Set in the historic 1969 Singapore race riots, this is a story about forgiveness. And in this story, the hardest person to forgive is possibly yourself.
Nur Elaika is the director behind this film, ‘Separation (Perpisahan)’. The story begins with high-drama, in the revelation by a Malay Singaporean woman, Siti (Julia Tari), who suddenly reveals to her son that he has another brother whom he’s never met.
Director Nur Elaika
We speak to her below as part of Juree Singapore 2019, as her team’s film is selected to be in competition!
A shocking and forbidden love set in 1969 Singapore race riots
That’s not the most shocking of revelations to son Rahman (Awad Salim).
His mother was in love with another man, and had a child, and was that he was a Chinese man. It was a forbidden love, a forbidden affair, set 50 years ago during the historic Singapore race riots in 1969.
On the set of Separation (Perpisahan), set in historical true events of the 1969 race riots in Singapore
Rahman recoils and judges his mother harshly, and expresses it in a mixture of disgust, shame and revolt.
Director Nur Elaika shares that this was inspired by the true story told to them by Syafie, the camera assistant in the production, about his grandparents.
“I wanted to do a film related to the theme of separation. The first is the separation between Siti and her former lover, Lee. They, unfortunately, fell in love during the 1969 racial riots in Singapore which have been described as the worst and most prolonged in Singapore’s postwar history.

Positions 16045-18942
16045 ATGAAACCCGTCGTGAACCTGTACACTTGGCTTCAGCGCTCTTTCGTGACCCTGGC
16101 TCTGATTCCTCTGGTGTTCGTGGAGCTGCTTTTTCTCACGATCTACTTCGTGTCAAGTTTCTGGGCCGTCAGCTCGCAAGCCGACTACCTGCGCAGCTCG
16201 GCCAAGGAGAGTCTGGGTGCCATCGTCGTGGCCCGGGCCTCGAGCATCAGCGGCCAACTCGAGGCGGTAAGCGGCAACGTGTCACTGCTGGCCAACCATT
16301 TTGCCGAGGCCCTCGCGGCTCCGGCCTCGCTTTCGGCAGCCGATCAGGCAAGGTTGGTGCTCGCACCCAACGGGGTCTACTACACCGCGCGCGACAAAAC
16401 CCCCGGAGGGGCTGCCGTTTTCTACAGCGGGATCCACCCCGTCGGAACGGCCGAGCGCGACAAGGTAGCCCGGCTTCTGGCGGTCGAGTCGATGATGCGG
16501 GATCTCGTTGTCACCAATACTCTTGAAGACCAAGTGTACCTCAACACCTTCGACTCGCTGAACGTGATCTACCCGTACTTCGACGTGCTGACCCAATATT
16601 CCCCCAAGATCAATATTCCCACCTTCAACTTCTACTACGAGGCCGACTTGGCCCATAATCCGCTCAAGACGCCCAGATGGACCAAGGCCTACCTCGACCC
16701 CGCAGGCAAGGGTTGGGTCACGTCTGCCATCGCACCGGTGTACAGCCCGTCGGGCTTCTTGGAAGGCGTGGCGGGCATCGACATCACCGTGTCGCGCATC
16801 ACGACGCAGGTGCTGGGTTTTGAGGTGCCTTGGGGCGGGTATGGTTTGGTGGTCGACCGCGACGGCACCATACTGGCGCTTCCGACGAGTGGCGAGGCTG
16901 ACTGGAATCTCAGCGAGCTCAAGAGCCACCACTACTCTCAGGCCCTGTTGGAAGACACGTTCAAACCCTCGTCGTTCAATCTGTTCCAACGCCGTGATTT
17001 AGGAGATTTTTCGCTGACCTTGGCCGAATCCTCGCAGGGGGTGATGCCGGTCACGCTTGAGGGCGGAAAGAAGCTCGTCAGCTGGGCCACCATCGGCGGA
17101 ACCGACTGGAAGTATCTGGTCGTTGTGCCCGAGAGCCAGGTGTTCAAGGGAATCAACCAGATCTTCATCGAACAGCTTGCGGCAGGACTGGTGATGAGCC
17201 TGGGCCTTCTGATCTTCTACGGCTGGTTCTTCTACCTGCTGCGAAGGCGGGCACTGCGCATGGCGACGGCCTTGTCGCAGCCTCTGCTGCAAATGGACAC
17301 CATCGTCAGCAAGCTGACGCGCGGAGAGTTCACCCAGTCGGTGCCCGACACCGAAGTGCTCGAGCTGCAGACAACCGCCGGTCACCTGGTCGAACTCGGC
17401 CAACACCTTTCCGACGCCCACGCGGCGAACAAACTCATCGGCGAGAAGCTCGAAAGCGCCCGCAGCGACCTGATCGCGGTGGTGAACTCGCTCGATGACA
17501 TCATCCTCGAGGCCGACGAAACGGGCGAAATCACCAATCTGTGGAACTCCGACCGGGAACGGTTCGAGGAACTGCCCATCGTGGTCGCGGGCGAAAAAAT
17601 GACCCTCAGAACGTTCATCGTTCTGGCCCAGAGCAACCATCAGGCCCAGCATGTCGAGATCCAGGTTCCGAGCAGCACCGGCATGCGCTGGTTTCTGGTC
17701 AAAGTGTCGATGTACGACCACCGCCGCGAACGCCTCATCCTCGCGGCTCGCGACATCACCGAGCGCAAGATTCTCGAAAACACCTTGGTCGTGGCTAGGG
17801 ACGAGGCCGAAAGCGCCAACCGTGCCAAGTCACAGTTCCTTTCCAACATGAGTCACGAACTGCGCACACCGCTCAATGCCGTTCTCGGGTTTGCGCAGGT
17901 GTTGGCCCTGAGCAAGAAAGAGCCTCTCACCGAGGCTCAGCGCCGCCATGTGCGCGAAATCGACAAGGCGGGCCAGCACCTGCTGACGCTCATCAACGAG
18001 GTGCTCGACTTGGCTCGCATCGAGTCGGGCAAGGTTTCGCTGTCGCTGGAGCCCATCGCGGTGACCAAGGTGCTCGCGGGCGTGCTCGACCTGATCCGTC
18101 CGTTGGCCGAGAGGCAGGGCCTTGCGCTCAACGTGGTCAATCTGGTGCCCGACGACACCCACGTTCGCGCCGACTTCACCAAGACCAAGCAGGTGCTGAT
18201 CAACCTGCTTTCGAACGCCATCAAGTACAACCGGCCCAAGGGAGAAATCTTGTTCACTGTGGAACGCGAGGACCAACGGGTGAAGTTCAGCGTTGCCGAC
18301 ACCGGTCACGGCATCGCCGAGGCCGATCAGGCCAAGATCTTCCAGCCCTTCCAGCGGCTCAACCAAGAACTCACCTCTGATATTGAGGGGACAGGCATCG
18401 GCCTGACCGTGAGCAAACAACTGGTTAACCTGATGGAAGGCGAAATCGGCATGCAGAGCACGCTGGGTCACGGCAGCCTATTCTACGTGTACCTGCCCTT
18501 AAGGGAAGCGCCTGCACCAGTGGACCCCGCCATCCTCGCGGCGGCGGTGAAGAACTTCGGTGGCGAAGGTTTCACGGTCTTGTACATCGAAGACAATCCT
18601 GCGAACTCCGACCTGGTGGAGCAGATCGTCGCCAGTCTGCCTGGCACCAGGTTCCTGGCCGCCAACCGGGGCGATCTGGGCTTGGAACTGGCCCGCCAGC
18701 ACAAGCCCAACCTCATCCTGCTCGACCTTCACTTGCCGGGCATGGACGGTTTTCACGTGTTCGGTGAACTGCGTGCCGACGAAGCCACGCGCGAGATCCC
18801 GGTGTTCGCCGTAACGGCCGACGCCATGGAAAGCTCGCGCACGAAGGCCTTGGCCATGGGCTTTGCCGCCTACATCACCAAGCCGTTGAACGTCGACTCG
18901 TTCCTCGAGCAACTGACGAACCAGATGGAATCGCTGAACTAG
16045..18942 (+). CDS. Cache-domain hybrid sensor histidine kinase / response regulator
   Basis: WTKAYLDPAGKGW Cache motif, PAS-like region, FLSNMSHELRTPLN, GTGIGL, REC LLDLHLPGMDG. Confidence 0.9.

“Set within these historical events, I wanted to portray that despite all the hatred that was happening, these two were still able to find love and happiness within each other.
“Secondly, Siti’s separation with her long lost son, Joshua, who was taken away from her when he was a baby in the 60s. Siti still longs for him and wonders about his state even after 50 years has passed. Last but not least, Siti’s distant relationship with her second son, Rahman.”
Stylistically, the team was inspired by the Malaysian production Pulang, but their actual production budgets are just a fraction of that.
The team, led by set decorator Ameera Sanusi, rigged and dressed up everything they could with an admirable DIY ethic.
#Shittyrigs? Well it worked!
They dressed a school up for a hospital room and took inspiration from #shittyrigs for their car scenes and green screens.
“We tried not to go beyond SGD10,000 in this production. It was a limitation that forced us to be creative. We pretty much DIYed and learnt whatever we could.”
Scripting was also a challenge, as Elaika was more proficient in English than in Malay. Everyone was a bit lost into pre-production without a solid script, but Elaika had the backing of her team with every script revision.
Emotionally, however, Elaika wanted to be true to her own experiences as a Malay Muslim woman in developing Siti’s character.
“The emotions I portrayed in Siti was what I once felt at some point in my life. That’s why I hold a very close connection to her. This also helped the story to be more authentic as Siti’s obstacles felt relatable and organic.
“I wanted a bittersweet ending. In the end, Siti was not able to find closure with her long lost son. Instead, she finds the courage to find closure with herself.
“Sometimes, acceptance and forgiveness can only be found within; at times, the hardest part of life is to forgive ourselves, to move on from our dark past.
“Ultimately, to be at peace is to forgive. ”